Lavender - the best for amorous healings.


(Lavandula angustifolia)

Folk Names: Elf leaf, Narad, Nardus

Gender: Masculine

Planet: Mercury

Element: air

Power: love, protection, sleep, purity, longevity, purification, happiness, peace

Lavender was already used by the ancient Greeks and Romans (e.g. the infusion of lavender flowers was added to the bath). In the Middle Ages, Lavandula angustifolia was considered a magical plant and an aphrodisiac. The lavender scent was supposed to "soften the heart" and create a harmonious climate created for love.

In love letters, petals of dried flowers were sent. Dried flowers mixed with sweet violet flowers were sewn into pillows that induced love thanks to their sensual scent.

Flowers and leaves are used in medicine and cosmetology as an oil or infusion. Lavender oil, when diluted with a carrier oil, is commonly used as a relaxant in massage. Dried flowers in a cloth bag or a handkerchief soaked in oil and tucked between the clothes in the closet smells good and also repels moths and other insects that hate this smell. The scent of lavender flowers repels mosquitoes. Used to give fragrance to bed linen and underwear.

In the Mediterranean, bees produce honey from lavender, which is considered medicinal. Oil and petals of dried flowers are the most popular ingredients of handmade natural soaps (e.g. olive oil), which are an excellent alternative to industrially produced soaps (mostly containing Sodium Tallowate - animal tallow).

You can also use it for cosmetics such as lotions, eye pads (lavender flowers or essential oil), bath oils, soothing hand lotions (lavender with rose petals). Flowers are used to prepare tonics for sensitive and delicate skin, they accelerate the regeneration of the epidermis, have antiseptic and anti-acne properties.

In folk medicine, the oil was used to treat:

Insomnia (2-3 drops per pillow), irritability (spray), headache (massage the temples), stress (5-6 drops in a bath). Wounds, burns, dry eczema, sunburn, insect bites, skin irritations (2-3 drops per cotton pad). Colds and sinus pain (1-2 inhalation drops). Sore throat (1-2 drops on a sugar cube or a teaspoon of honey). Cramps and rheumatism (rub a few drops in the pain area). Lice (1 drop behind the ears for prophylaxis), intestinal parasites (1 drop in a sugar cube, 3 days of treatment).

The oil used for massage helps with rheumatic pains and has an invigorating effect as an addition to therapeutic baths in cardiovascular disorders, neurasthenia, arthritis, wound healing, skin diseases, neuralgia, contusions, sprains and paralysis.

A handful of flowers, macerated for 15 days in 1/4 liter of olive oil, helps to relieve symptoms of insect bites. Wrap with thyme and rosemary soothes sprains. Tea in case of insomnia (8 g of dried flowers / 1 litre of water)

In Bulgaria, lavender oil is used in dentistry, for the treatment of the nasal mucosa, for inhalation in pneumonia and laryngitis, it is an effective preventive measure against influenza infection.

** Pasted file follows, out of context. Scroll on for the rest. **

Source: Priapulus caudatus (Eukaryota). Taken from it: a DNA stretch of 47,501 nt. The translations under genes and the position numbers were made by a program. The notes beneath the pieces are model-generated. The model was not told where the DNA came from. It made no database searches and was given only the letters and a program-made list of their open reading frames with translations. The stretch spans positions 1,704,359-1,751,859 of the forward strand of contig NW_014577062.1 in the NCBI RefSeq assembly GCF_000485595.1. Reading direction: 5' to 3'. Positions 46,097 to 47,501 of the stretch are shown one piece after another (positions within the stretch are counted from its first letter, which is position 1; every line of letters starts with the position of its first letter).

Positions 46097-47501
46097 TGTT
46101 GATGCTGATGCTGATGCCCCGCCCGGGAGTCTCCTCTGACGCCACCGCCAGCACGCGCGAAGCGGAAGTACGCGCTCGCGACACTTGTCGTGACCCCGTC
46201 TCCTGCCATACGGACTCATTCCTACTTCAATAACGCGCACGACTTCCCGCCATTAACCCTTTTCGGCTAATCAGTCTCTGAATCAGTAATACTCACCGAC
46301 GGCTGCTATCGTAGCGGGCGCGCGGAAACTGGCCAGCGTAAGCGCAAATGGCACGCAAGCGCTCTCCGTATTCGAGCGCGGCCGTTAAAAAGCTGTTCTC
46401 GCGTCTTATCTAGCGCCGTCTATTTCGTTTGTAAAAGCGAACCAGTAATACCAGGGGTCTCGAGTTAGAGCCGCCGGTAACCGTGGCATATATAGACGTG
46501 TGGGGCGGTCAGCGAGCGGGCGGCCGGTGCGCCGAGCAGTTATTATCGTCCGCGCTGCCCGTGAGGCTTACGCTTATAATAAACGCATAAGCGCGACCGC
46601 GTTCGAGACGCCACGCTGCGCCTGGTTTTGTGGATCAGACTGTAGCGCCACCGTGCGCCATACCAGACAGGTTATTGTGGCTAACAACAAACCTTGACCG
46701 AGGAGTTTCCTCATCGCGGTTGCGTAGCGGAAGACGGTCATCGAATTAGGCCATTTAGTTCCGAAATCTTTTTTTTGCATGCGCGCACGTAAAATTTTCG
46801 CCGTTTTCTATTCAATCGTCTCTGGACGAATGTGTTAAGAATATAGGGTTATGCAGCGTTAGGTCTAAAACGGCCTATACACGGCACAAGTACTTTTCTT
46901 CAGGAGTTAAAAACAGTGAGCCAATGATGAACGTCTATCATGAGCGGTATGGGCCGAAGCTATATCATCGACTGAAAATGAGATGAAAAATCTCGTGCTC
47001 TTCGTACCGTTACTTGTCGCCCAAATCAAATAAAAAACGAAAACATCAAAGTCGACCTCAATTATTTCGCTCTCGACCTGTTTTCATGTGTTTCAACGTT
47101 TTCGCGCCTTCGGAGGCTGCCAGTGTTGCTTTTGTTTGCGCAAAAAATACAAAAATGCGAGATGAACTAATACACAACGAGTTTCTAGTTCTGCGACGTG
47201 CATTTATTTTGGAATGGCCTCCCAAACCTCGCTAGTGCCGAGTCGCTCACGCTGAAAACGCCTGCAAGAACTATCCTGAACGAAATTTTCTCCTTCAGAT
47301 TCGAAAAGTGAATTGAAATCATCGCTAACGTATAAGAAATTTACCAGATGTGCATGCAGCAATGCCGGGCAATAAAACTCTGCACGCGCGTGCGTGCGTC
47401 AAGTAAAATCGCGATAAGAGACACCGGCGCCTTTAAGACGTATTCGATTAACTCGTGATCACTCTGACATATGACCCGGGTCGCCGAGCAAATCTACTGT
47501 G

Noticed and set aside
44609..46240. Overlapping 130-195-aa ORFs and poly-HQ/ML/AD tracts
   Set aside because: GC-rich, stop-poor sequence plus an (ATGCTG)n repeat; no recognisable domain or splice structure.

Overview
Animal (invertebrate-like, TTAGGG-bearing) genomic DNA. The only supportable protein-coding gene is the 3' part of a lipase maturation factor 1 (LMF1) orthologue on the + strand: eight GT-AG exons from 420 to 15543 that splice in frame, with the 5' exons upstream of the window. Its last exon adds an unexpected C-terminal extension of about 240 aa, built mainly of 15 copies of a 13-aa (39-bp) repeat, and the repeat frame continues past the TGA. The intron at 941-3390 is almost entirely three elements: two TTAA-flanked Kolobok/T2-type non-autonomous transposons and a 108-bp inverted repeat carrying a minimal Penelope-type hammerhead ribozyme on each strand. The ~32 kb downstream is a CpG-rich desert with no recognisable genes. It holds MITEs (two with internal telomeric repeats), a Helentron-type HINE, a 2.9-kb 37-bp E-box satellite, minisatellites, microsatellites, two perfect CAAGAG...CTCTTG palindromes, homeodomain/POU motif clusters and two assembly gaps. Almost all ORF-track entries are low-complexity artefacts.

It is used to relieve the following symptoms: anxiety, nervous exhaustion, insomnia, migraines, also to calm the nervous system and with gastric ailments.

Due to its antibacterial properties, it is also used to gargle, for back pain and otitis media. Both the raw material and the oil have antispasmodic, sedative and antiseptic properties.

It helps with nervousness, dizziness, has a carminative effect and improves digestion.

Lavender has a calming, relaxing, disinfecting, anti-infectious, anti-parasitic effect, relieves pain, slightly lowers blood pressure. Prevention of animal diseases and is included in the care products.

Young leaves are added to stews, vegetables, sauces and soups, and a smaller amount to salads. Especially used in French, Italian and Spanish cuisine.

In avant-garde cuisine, it is used in desserts such as white chocolate mousse or apricot sorbet. Similar in taste to rosemary (bitter-spicy).

The flowers are also used culinary, most often as part of a French herbal mixture called Provencal herbs.

Strongly aromatic, frost-resistant shrub of the Lyme family grows up to 0.5-2 meters. It is native to the western Mediterranean, mainly the Pyrenees and other mountains in northern Spain. Grown in many countries around the world, also in Poland (they withstand frosts, if the winter is very frosty, it bounces off the lower stems, the plants can also be well covered for winter).

Widely grown as an ornamental plant, popular for its colorful flowers, fragrance, ability to survive with low water consumption and tolerance to low temperatures. Evergreen, silver-gray leaves, 2-6 cm long and 4-6 mm width. Flowers purple-lilac to purple (lavender). It blooms in summer, flowers for medicinal use are harvested in July and August.

In order to obtain abundant flowering, it requires pruning in the first year, and then right after flowering (preferably young, non-woody shoots).

The root can reach over 2 m. It prefers fertile, neutral calcareous and sandy soils that heat up easily, sunny locations, and does not like excess moisture.

It reproduces by sowing seeds or cuttings. The dried and tightly stored spice is stable for up to 9 months.

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